On the eve of this past weekend’s blizzard, the WRBA was contacted by one of its members, Patti Eggers, who teaches at St. Thomas the Apostle. She had a half-dozen students willing to volunteer and shovel the sidewalk of elderly or handicapped residents. They all had permission slips signed by their parents.
It was now up to us to find residents in need — and to find ones that live not too far from the students. Luckily, the six students were spread out in a few different parts of Woodhaven, so that gave us some flexibility. We went through the membership lists of the Woodhaven Residents’ Block Association and the Woodhaven Cultural and Historical Society and came up with eight potential seniors who lived near the six students.
A lot of this was happening Friday night, and it was a little late to start calling our seniors to see if they’d need help with their sidewalks, so we started calling them a bit after 9 a.m. on Saturday morning. And what we ended up hearing was very interesting.
The first senior we spoke with thanked us, she was very touched by the offer. However, one of her neighbors had been kindly shoveling her sidewalk for the past few years. We were glad she was taken care of, and it was nice to hear a story about one neighbor taking care of another.
You see, at the Block Association, we tend to hear a lot of negative snow-related stories this time of year, so it was a real treat to hear something positive. But it was about to get better.
Our next senior told us pretty much the same thing. A neighbor across the street comes across whenever it snows and takes care of her sidewalk. And the next senior told us that one of her neighbors, who she’s known since he was a young boy, comes over and takes care of her sidewalk whenever it snows.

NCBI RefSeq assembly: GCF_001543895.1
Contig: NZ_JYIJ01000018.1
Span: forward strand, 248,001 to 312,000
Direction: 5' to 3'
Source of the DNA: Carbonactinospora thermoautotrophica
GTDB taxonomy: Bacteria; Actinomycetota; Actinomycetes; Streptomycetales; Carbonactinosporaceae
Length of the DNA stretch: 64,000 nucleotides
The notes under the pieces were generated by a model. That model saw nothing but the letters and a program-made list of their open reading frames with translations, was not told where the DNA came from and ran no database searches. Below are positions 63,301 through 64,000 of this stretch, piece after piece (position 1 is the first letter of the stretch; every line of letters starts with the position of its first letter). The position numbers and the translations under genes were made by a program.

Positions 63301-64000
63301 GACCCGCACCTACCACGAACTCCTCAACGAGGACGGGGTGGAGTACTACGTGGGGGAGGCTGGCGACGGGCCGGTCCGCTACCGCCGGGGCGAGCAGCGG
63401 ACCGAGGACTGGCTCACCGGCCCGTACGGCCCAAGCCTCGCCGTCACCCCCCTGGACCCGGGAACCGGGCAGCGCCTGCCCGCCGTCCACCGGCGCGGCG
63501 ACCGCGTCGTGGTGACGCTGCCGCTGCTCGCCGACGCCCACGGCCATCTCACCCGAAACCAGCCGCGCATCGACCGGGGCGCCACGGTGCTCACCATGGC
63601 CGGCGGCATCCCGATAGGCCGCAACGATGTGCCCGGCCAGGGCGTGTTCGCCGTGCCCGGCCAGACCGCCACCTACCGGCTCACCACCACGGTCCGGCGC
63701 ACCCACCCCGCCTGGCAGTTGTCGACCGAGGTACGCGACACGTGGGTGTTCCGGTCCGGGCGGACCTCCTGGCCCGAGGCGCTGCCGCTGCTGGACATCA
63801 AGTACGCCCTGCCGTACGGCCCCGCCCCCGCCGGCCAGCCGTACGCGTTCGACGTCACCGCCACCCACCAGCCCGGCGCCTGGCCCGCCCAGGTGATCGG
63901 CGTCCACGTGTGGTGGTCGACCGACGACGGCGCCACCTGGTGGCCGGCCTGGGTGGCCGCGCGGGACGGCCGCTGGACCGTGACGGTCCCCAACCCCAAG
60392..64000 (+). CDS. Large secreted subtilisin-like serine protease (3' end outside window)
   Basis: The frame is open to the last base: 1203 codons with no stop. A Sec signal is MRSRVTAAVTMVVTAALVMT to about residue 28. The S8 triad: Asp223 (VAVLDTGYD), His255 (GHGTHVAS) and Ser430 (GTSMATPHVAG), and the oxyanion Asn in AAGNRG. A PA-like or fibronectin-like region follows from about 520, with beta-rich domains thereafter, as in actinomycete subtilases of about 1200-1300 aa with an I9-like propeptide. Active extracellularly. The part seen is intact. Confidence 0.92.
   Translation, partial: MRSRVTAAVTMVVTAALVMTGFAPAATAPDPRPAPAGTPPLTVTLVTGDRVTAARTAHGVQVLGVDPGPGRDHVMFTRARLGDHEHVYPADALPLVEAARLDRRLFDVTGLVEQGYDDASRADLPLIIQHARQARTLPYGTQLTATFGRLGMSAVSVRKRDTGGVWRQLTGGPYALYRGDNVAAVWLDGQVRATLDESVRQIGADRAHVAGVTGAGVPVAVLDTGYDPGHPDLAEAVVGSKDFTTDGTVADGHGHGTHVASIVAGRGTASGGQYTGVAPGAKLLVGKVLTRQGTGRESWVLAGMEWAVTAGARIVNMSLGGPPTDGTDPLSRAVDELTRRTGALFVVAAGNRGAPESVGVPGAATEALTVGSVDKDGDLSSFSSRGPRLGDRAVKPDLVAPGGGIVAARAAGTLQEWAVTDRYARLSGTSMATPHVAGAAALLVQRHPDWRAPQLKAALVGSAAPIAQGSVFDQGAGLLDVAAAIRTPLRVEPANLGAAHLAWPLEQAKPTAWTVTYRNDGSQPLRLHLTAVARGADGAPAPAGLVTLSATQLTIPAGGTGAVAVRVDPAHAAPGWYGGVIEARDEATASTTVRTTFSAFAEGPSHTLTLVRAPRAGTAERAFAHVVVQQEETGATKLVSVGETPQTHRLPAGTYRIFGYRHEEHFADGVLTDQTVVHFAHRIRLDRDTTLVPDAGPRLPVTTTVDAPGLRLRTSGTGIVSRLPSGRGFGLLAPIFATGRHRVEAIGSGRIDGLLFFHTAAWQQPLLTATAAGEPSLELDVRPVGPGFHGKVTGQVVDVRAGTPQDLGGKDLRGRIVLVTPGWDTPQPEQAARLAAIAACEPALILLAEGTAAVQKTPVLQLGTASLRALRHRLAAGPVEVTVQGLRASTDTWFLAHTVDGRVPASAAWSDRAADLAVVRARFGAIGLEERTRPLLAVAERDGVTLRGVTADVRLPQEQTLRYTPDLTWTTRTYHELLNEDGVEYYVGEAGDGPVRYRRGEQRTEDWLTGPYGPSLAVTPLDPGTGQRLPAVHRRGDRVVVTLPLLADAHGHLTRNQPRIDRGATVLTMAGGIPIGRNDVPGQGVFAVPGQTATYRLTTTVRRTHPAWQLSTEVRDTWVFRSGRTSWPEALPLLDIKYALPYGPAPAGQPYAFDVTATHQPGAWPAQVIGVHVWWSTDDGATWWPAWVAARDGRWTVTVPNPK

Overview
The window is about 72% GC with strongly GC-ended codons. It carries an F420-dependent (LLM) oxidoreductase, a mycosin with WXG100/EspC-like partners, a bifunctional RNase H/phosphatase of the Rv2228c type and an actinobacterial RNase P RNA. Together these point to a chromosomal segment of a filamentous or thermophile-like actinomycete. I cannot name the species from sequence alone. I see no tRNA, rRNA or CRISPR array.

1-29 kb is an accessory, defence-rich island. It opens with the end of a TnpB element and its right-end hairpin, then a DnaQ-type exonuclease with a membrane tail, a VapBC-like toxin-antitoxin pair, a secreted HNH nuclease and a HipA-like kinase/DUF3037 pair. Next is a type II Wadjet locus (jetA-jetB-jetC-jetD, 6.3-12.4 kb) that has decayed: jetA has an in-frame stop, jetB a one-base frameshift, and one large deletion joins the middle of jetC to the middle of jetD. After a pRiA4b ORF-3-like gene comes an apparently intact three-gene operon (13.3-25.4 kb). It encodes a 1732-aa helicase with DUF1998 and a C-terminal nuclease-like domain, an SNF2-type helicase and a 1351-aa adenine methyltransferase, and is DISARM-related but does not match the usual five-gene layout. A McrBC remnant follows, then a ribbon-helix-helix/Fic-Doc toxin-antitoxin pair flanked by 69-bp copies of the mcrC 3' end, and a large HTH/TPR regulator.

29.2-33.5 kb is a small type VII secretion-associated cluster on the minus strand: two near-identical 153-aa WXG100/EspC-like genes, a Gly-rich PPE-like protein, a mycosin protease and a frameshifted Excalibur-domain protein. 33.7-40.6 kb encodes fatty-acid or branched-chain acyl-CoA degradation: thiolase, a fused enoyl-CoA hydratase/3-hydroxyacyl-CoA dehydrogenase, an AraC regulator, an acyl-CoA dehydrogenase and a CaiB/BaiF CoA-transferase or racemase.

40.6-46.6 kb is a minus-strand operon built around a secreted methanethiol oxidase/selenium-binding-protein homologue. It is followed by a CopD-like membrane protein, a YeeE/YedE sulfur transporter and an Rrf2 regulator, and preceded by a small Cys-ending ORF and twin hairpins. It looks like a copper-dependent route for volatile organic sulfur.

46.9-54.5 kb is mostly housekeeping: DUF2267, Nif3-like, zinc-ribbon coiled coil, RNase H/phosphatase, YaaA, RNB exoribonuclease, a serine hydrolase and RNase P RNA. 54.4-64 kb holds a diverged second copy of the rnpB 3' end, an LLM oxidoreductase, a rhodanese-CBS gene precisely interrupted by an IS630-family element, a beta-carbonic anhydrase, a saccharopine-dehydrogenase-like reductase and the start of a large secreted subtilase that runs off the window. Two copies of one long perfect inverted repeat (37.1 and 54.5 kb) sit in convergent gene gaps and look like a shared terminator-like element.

These are the kind of things that aren’t supposed to be happening anymore. In a time where people supposedly don’t watch out or care for their neighbors, we heard one story after another that contradicted that belief.
It was news that we were happy to hear and made us proud of our residents. In the end, only one of the eight seniors we contacted needed help and two of our volunteer students went over later that morning and cleared his sidewalk and steps.
However, we are pretty sure that there are people out there in Woodhaven that could use snow assistance, and we’d like your help in finding them. If you know a senior or handicapped person who lives in Woodhaven please contact the Woodhaven Residents’ Block Association. Email us at firstname.lastname@example.org or call and leave a message at 718-296-3735.
We’ll build a roster and see if we can’t find a young volunteer to adopt them. We can’t promise anything — no guarantees — but we’ll try our best to find some help for them.
Many thanks to the young volunteers from St. Thomas the Apostle — you give us great hope for the future. And if there are any other people out there who would like to volunteer and adopt someone, please let us know!
On a separate note: a last reminder that our February Woodhaven Town Hall meeting has been moved to Wednesday, February 20, at 8 p.m. at the Ambulance Corps, 78-15 Jamaica Avenue. We are looking forward to an interesting presentation by the NYPD on the Blockwatcher program. We are a group of residents committed to making our neighborhood safer for all; every single resident in Woodhaven is more than welcome to join our cause.